The metabolic pathways are yet too complicated to follow and modulate. However, now there’s an extra player in this process, the gut microbiome. The maintenance of gut permeability ensures our immune response’s proper function that nowadays it’s getting a tough reputation. Indeed, the controlled immune response is vital for our body’s protection. However, when excessive translocation emerges, our immune response becomes exaggerated, leading to a pro-inflammatory response that can promote cardiometabolic conditions.
Polyphenolic compounds interact with our antioxidant pathways and can ultimately modulate the pro-inflammatory response, lowering the risk of cardiometabolic disease development. Also, the complexity of their chemical structure allows them to interact for a more extended period of time with our gut microbiome inducing beneficial bacteria’s growth. Overall, these interactions result in a lower production of metabolites like TMA and promote beneficial metabolites that conclude lower plasma triglycerides, CRP, and IL-6. IL-1B and higher HDL-C concentrations. – Ana Paola Rodríguez Arciniega, MS
Kumar Singh, Amit et al. “Beneficial Effects of Dietary Polyphenols on Gut Microbiota and Strategies to Improve Delivery Efficiency.” Nutrients vol. 11,9 2216. 13 Sep. 2019, doi:10.3390/nu11092216
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Dr. Alex Jimenez DC, MSACP, CCST, IFMCP*, CIFM*, CTG*
Licensed in Texas & New Mexico
The information herein on "Polyphenolic Modulation of Gut Microbiome and Cardiometabolic Disease" is not intended to replace a one-on-one relationship with a qualified health care professional or licensed physician and is not medical advice. We encourage you to make healthcare decisions based on your research and partnership with a qualified healthcare professional.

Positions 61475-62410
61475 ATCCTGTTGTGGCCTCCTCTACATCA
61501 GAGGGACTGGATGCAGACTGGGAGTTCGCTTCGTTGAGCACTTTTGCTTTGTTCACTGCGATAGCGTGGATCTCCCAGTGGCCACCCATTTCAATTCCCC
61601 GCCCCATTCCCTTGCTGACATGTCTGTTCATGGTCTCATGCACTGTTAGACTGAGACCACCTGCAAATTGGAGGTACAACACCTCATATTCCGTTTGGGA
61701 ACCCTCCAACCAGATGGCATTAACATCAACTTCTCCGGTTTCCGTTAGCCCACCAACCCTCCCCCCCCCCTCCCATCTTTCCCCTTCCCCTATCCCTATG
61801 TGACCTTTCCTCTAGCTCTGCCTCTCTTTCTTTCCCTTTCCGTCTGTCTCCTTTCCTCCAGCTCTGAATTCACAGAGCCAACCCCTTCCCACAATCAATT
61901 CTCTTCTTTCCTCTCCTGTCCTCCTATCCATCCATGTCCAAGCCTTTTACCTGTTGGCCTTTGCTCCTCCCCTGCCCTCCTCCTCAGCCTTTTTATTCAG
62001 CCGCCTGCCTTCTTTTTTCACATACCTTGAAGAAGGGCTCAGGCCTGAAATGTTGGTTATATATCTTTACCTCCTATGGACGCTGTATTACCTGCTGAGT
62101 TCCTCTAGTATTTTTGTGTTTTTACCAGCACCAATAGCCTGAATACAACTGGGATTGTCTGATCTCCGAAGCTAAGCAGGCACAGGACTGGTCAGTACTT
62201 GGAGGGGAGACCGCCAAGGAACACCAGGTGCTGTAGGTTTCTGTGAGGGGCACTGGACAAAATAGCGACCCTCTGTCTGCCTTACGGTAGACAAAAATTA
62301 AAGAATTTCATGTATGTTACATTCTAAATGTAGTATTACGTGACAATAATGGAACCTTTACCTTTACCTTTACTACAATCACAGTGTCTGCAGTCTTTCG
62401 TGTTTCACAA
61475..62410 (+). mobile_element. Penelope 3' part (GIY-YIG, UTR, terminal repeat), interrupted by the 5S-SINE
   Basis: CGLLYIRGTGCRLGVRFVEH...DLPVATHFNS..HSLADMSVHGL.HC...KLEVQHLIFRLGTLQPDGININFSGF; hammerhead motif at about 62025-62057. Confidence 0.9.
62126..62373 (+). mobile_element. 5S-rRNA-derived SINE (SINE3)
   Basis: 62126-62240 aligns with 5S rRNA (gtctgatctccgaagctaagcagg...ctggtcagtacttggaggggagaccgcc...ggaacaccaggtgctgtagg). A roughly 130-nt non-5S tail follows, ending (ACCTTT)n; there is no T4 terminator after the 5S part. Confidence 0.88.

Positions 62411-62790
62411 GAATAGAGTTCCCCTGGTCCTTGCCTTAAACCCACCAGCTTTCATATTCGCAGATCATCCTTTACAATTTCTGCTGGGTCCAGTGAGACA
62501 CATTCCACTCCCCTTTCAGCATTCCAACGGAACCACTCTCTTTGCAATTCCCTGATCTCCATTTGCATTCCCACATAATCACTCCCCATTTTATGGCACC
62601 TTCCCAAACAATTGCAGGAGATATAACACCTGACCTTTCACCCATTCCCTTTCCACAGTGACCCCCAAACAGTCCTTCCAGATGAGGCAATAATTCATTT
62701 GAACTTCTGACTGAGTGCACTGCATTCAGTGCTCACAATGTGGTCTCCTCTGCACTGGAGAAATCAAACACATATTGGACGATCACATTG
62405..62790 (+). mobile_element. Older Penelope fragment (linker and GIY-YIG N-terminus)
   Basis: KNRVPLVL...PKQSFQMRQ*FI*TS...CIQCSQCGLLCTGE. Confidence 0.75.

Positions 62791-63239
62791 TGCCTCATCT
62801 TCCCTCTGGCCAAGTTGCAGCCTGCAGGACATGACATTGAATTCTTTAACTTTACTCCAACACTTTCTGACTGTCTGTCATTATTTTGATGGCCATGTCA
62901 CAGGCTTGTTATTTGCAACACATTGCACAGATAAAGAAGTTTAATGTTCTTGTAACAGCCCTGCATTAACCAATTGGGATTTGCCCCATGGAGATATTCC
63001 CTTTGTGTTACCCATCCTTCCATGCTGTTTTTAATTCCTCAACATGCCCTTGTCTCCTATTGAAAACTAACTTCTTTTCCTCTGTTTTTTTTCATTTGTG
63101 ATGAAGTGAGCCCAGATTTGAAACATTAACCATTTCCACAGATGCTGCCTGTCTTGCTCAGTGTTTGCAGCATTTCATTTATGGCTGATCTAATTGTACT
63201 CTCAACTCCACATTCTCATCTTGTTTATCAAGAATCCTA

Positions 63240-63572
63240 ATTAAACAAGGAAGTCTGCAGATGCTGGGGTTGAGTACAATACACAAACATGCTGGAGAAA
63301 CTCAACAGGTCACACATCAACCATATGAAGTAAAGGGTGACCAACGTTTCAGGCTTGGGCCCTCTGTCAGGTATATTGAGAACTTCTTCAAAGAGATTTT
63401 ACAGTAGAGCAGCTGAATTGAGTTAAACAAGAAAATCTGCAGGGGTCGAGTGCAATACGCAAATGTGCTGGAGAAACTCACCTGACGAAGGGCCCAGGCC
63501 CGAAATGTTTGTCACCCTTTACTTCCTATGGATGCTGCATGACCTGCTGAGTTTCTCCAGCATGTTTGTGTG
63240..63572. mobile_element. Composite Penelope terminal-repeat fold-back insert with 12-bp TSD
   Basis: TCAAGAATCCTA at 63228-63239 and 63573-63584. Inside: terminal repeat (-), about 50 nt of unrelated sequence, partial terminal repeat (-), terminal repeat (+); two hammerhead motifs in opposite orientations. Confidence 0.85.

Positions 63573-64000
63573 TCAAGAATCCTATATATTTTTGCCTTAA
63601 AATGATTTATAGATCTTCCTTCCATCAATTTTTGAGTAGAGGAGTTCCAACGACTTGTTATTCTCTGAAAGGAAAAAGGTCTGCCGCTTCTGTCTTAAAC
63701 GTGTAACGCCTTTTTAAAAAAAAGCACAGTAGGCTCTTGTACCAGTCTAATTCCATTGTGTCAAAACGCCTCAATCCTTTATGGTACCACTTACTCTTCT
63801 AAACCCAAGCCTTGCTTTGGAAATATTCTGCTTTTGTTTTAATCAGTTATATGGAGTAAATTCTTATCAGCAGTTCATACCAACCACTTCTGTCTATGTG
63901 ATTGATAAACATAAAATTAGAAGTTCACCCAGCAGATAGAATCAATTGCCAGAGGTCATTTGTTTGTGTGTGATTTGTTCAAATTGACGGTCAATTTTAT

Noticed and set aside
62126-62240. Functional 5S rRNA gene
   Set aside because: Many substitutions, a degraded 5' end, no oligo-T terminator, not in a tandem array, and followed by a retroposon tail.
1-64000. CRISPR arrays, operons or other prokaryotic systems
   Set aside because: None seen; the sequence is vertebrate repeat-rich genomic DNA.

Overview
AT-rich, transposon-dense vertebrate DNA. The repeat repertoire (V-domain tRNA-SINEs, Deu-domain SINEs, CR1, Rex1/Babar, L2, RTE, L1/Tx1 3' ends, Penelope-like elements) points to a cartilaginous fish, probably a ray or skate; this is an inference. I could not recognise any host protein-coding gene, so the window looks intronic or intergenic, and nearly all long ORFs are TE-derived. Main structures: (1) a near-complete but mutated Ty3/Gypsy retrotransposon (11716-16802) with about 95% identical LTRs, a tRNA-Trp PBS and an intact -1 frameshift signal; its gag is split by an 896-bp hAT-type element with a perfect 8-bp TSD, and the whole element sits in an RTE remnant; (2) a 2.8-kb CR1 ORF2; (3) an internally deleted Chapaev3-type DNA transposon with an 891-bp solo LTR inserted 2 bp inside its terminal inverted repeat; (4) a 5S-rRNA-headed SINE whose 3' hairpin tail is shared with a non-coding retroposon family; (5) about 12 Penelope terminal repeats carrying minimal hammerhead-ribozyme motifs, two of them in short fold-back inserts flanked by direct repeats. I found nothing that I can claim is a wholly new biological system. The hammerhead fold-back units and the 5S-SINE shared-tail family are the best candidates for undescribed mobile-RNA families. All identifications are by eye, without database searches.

Our information scope is limited to Chiropractic, musculoskeletal, physical medicines, wellness, contributing etiological viscerosomatic disturbances within clinical presentations, associated somatovisceral reflex clinical dynamics, subluxation complexes, sensitive health issues, and/or functional medicine articles, topics, and discussions.
We provide and present clinical collaboration with specialists from various disciplines. Each specialist is governed by their professional scope of practice and their jurisdiction of licensure. We use functional health & wellness protocols to treat and support care for the injuries or disorders of the musculoskeletal system.
Our videos, posts, topics, subjects, and insights cover clinical matters, issues, and topics that relate to and directly or indirectly support our clinical scope of practice.*
Our office has reasonably attempted to provide supportive citations and has identified the relevant research study or studies supporting our posts. We provide copies of supporting research studies available to regulatory boards and the public upon request.
We understand that we cover matters that require an additional explanation of how it may assist in a particular care plan or treatment protocol; therefore, to further discuss the subject matter above, please feel free to ask Dr. Alex Jimenez, DC, or contact us at 915-850-0900.